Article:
Māori and Tamil waiata brings communities together

Wilbur Sargunaraj helped compose 'Whanaungatanga'. Photo / Supplied

This article was first published by RNZ.

A song about kinship that blends Tamil, English and te reo Māori is forging a new cross-cultural connection between Indian and Māori communities in New Zealand.

The cross-cultural project is spearheaded by Canada-based musician Wilbur Sargunaraj.

Titled ‘Whanaungatanga’, the waiata features several Māori artists, including Amba Holly, Horomona Horo, Alien Weaponry bassist Turanga Morgan Edmonds and the Ngāti Awa kapa haka dancers.

“I want to see people building bridges across cultures,” Sargunaraj says. “I want to see them dialogue with each other.

“My work basically involves helping people come together using cultural intelligence. The most simplistic definition of CQ [cultural intelligence] is how we work effectively with people from different cultures.”

Born in Canada’s Alberta province, Sargunaraj’s family moved to India when he was four years old.

After spending almost a decade in the southern Indian state of Tamil Nadu, Sargunaraj returned to Canada and became involved with the indigenous communities.

Sargunaraj first visited New Zealand in 2010 and developed an interest in building connections with the Māori community.

“It was a short transit after my tour of Australia,” he recalls. “I really wanted to meet the indigenous community in New Zealand because much of my work in Canada involved working with indigenous communities. However, due to the brevity of my trip, I had to put that on the back burner.”

Fast forward to 2020, Sargunaraj’s curiosity about Māori culture grew, leading him to further research and engagement.

He was invited to Iramoko Marae in Whakatāne by its chairman, Pouroto Ngaropo, a visit that laid the foundations for the musical project.

Pouroto Ngaropo is chairman of Iramoko Marae. Photo / Supplied

Ngaropo says waiata traditionally carry a deep spiritual significance, going beyond simple greetings.

“This song represents how our culture interweaves at all levels, linking the past, present and future,” he says. “It’s about the unity and profound connections that bind us together as a community and as a people.”

He believes New Zealand can benefit from more cross-cultural initiatives such as ‘Whanaungatanga’, as they help to break down barriers and build a more inclusive society.

“Celebrating and sharing our diverse cultures enriches our collective identity and strengthens community bonds,” Nagaropo says.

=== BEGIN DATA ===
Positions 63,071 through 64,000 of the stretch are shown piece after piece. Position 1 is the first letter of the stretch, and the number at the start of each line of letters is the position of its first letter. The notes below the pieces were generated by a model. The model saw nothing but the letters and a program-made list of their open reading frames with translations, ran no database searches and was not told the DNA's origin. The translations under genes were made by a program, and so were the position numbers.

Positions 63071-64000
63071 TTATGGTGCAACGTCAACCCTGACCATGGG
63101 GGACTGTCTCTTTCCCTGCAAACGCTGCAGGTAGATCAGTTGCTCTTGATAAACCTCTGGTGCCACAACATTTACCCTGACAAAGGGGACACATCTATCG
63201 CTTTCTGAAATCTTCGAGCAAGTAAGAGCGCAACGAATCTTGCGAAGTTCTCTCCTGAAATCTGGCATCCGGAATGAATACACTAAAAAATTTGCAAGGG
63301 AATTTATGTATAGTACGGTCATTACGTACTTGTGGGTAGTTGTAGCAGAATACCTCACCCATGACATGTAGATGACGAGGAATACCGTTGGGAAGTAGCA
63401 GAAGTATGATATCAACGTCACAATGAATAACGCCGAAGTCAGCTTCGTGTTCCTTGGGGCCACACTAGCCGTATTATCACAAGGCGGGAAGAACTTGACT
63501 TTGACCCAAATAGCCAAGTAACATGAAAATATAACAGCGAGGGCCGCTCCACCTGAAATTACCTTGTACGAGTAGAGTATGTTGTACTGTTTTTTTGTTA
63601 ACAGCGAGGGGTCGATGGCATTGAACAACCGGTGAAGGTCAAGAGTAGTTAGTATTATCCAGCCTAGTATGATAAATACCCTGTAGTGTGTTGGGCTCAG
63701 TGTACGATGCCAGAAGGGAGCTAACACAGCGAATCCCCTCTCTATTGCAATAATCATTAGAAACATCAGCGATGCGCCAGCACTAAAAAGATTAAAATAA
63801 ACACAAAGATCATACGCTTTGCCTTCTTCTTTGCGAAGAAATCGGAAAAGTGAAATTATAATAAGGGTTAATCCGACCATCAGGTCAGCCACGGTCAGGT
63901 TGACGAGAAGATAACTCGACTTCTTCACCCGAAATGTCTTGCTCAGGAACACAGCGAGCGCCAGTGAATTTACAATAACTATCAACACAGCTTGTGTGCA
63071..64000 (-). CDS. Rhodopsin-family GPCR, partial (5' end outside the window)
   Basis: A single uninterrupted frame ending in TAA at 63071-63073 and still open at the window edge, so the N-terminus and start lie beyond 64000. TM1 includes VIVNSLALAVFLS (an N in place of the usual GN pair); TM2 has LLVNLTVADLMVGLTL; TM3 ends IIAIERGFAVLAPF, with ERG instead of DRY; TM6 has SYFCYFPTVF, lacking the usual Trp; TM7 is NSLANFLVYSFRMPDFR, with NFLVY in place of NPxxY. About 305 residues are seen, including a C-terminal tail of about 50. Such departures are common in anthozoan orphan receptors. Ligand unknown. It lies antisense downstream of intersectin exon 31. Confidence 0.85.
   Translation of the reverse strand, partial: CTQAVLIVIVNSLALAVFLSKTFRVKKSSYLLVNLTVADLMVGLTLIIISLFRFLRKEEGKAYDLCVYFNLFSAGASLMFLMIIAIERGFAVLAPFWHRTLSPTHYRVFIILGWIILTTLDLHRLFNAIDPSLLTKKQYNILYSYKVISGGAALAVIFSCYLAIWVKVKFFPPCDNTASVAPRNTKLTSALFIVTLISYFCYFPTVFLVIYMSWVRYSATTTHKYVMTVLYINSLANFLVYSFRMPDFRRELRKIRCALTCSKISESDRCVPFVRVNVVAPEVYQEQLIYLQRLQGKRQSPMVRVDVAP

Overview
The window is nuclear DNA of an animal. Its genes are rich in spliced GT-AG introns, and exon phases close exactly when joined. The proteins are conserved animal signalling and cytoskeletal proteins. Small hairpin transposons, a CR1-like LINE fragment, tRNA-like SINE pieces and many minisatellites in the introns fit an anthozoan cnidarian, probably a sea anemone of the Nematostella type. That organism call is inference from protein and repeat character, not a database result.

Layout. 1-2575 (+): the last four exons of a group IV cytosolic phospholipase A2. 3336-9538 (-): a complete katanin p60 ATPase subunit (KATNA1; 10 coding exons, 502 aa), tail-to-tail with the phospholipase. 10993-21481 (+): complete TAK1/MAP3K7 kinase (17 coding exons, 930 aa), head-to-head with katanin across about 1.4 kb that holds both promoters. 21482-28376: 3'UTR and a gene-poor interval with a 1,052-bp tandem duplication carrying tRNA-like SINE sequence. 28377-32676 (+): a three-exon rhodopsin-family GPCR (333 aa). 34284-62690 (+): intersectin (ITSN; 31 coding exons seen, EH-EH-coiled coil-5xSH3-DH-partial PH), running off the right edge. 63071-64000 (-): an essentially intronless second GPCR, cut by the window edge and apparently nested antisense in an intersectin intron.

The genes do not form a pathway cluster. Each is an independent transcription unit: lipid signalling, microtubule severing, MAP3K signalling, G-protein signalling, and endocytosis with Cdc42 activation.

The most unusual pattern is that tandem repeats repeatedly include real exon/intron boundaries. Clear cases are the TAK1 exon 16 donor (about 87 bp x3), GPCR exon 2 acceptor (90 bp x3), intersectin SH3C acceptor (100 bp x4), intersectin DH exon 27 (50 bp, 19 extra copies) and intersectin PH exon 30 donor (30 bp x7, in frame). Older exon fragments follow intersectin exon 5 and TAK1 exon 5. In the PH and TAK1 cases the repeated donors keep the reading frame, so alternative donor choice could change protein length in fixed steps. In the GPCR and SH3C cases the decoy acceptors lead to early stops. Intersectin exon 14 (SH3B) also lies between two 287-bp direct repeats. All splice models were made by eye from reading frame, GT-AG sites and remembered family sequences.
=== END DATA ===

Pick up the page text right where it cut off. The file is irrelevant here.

“It also provides our youth with valuable opportunities to learn from and engage with different cultures, broadening their perspectives and instilling values of tolerance and empathy.”

Sargunaraj is fascinated with Māori words such as “aroha” (“love”), “manaakitanga” (“hospitality”), “whakaiti” (“humility”) and “whanaungatanga”, which signifies “kinship and connection”.

“I was working on cross-cultural relationships, and ‘whanaungatanga’ really stood out because of what the word denotes - kinship, connections and looking out for each other,” he says.

Turanga Morgan Edmonds from Māori band Alien Weaponry collaborated with Canada-based musician Wilbur Sargunaraj on 'Whanaungatanga'. Photo / Supplied

Edmonds was initially surprised by Sargunaraj’s suggestion to incorporate heavier guitar riffs into the song.

“But once I heard the track, the fusion of so many styles instantly stood out to me,” Edmonds says. “The song embodies the essence of kinship and togetherness.”

Edmonds says the cross-cultural waiata reflects the universal nature of music.

“Regardless of where you are from, music is something we can all relate to and, by fusing cultures through music, you in turn connect those cultures and peoples together,” he says.

“When Wilbur contacted us and told us about the project, it really connected with what we wanted to do and we decided that we will be a part of it.”

Anthony Clyde of Whakatāne Sound Project, which helped Sargunaraj to record ‘Whanaungatanga’, says such cross-cultural collaborations “opens doorways and breaks down barriers”.

After recording the song, Sargunaraj returned to Canada for postproduction work on the project.

The video was officially released on YouTube on 14 June.

“It is not about the numbers, clicks views or likes,” Sargunaraj says. “The most important thing was the long-lasting relationships and friendships that were forged between Māori, Pākehā and New Zealanders during this project.”

Sargunaraj is planning to return to New Zealand in October for a live performance at Auckland’s Diwali Festival.

“The Arasan NZ Trust, an organisation that promotes Tamil heritage and culture based in Dunedin, has jumped on board to become a sponsor for a live performance of ‘Whanaungatanga’ at the Diwali Festival in Auckland,” he says. “All the performers are looking forward to performing this amazing waiata on stage.”

By Blessen Tom of RNZ.